NFTs (Non Fungible Tokens)
NFTs tent to follow the same tax treatment as other crypto assets and coins but this can vary depending on if you created or re-sold an NFT.
For those creating NFTs, taxes are relatively simple. Creating an NFT is not a taxable event, only when this asset is disposed of does it become taxable. Although there is no explicit guidance from the IRS we can assume that the sale of an NFT which you created would be subject to income tax.
Example: Dave creates a piece of art on a canvas. When he creates this art, there is no known value for this piece and there has not yet been a sale and therefore no taxable event. When Dave sells this art for $10,000 he receives this as income for the work that he has done to create the piece. The same logic applies for an NFT created by an artist.
You should declare and use your normal income tax rates when selling an NFT that you created and you may be subject to self-employment income.
Purchasing an NFT with cryptocurrency is a taxable event.
For example, if you purchase an NFT with 1ETH, you are disposing of this ETH and will be subject to capital gains tax on any gains or losses. Depending on how long you held that ETH you would be subject to either the long or short term capital gains tax rate.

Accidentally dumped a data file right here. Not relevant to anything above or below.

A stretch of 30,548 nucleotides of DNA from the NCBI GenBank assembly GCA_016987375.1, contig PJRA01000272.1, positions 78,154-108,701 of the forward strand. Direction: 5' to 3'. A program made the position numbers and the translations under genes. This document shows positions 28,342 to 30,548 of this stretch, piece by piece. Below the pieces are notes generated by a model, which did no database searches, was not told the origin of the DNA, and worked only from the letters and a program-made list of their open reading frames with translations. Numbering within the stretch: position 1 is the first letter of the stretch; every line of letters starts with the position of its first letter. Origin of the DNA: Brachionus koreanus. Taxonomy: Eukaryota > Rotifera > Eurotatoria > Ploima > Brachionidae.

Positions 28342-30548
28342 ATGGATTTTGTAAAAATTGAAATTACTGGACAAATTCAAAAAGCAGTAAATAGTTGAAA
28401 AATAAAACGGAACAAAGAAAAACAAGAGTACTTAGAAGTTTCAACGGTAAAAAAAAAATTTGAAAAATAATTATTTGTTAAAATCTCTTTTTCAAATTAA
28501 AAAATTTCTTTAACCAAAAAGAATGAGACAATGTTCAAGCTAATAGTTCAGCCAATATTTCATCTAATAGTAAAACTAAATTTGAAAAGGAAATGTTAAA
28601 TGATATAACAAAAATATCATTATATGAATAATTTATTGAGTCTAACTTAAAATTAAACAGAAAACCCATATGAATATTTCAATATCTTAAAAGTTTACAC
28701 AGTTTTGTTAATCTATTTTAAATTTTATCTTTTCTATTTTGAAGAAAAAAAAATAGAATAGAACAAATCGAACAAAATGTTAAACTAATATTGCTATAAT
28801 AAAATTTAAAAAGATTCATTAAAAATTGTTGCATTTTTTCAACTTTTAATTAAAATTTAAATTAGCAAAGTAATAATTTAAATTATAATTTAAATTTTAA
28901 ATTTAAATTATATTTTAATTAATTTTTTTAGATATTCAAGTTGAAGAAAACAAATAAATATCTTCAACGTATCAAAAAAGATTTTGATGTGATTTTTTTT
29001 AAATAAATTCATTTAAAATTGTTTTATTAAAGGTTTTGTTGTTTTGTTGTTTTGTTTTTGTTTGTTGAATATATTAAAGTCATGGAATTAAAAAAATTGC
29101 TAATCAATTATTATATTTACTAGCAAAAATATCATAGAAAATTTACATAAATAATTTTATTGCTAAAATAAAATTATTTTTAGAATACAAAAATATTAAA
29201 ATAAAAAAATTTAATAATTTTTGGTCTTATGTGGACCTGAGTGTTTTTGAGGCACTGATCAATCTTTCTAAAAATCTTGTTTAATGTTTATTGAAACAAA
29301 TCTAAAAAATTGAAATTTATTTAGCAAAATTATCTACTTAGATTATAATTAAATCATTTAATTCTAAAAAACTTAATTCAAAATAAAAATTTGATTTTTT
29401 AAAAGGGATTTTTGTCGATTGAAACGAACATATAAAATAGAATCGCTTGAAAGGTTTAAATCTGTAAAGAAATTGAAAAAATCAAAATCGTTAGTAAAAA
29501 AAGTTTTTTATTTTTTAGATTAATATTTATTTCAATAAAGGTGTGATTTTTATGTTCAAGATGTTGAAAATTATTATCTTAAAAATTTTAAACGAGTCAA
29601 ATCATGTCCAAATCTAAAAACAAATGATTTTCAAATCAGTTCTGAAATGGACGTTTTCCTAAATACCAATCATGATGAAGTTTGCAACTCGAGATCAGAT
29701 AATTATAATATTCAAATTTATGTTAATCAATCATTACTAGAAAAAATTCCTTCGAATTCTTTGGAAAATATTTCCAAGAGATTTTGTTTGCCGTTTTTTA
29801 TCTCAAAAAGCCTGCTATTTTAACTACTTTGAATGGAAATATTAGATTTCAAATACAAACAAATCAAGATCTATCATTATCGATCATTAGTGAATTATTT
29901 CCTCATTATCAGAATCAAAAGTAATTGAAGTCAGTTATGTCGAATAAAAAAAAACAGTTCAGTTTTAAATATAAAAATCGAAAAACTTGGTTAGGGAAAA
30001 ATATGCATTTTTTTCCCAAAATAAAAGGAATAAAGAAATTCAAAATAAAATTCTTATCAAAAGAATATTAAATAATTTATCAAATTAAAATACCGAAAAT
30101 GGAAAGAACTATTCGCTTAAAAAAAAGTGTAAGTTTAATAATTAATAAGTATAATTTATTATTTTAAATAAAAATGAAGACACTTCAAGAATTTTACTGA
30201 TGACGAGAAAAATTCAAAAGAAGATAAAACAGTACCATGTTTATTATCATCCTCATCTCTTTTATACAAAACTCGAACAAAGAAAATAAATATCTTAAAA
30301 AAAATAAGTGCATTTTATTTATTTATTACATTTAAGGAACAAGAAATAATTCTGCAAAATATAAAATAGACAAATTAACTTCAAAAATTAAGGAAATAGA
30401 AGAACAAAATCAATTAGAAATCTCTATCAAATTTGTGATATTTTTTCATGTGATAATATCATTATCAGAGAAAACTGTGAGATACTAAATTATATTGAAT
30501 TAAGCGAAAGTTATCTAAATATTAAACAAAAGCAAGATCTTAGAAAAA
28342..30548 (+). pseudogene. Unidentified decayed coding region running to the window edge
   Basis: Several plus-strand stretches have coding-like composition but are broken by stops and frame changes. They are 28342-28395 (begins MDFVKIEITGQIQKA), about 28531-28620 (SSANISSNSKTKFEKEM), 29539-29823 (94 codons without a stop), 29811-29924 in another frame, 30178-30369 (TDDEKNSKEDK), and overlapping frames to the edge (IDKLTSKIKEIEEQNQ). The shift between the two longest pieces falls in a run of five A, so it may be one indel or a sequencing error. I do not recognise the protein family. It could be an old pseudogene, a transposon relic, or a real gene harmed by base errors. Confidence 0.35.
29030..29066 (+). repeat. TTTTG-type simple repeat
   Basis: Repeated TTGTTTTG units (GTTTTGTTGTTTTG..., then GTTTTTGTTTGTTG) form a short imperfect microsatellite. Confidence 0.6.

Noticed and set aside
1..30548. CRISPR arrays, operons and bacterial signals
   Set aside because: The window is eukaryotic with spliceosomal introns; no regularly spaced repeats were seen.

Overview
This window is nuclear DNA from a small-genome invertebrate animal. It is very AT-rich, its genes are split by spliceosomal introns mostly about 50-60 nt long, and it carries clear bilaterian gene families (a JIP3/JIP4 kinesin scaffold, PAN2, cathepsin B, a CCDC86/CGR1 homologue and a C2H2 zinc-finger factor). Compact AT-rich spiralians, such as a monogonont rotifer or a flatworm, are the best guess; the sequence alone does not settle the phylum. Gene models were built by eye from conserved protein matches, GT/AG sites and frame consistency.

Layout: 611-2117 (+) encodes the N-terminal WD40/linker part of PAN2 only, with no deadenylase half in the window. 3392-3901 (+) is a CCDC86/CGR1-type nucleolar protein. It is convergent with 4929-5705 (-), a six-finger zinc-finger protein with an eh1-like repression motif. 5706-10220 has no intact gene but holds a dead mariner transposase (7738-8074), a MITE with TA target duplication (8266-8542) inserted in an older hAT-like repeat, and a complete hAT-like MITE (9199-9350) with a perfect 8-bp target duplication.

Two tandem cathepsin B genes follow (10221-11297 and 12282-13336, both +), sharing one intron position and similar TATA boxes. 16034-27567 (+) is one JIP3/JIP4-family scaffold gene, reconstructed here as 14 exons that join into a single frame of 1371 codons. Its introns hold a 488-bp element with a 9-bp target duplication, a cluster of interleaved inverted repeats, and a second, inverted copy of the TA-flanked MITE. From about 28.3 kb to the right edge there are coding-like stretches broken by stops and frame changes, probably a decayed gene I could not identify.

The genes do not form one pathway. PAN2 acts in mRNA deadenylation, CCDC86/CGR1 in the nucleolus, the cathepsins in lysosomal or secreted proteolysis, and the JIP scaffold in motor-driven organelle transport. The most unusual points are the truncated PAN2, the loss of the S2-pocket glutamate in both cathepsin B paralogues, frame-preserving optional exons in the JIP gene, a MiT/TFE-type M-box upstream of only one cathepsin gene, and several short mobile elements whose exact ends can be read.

You also take ownership of an NFT which has an acquisition value of 1ETH ($10k), when this asset is later sold you are subject to capital gains tax on any gains or losses (see below). You would use the fair market value (FMV) of the ETH at the time you acquired and then sold the asset to calculate its value.
Trading one NFT for another NFT triggers a taxable event.
For example, if you bought an NFT for 1 ETH ($1,000) and traded it for another NFT three months later for another NFT which has a FMV of 3 ETH ($3,500) you would incur a taxable capital gain of $2,500.
Whenever you sell an NFT, you incur a capital gain or loss in the same way that you would for any other type of crypto asset.
For example, if I bought an NTF for 1 ETH ($1,000) and then sold this for 3 ETH ($4,000) I owe capital gains on $3,000.
There is some debate about the best way to calculate a fair market value (FMV) for an NFT. The IRS defines FMV as:
Fair market value (FMV) is the price that property would sell for on the open market. It is the price that would be agreed on between a willing buyer and a willing seller, with neither being required to act, and both having reasonable knowledge of the relevant facts.
Depending on your activity you may need to decide on a FMV for your NFTs - you will need to choose a methodology that you feel fairly values your asset and which would be reasonable considered fair to both parties.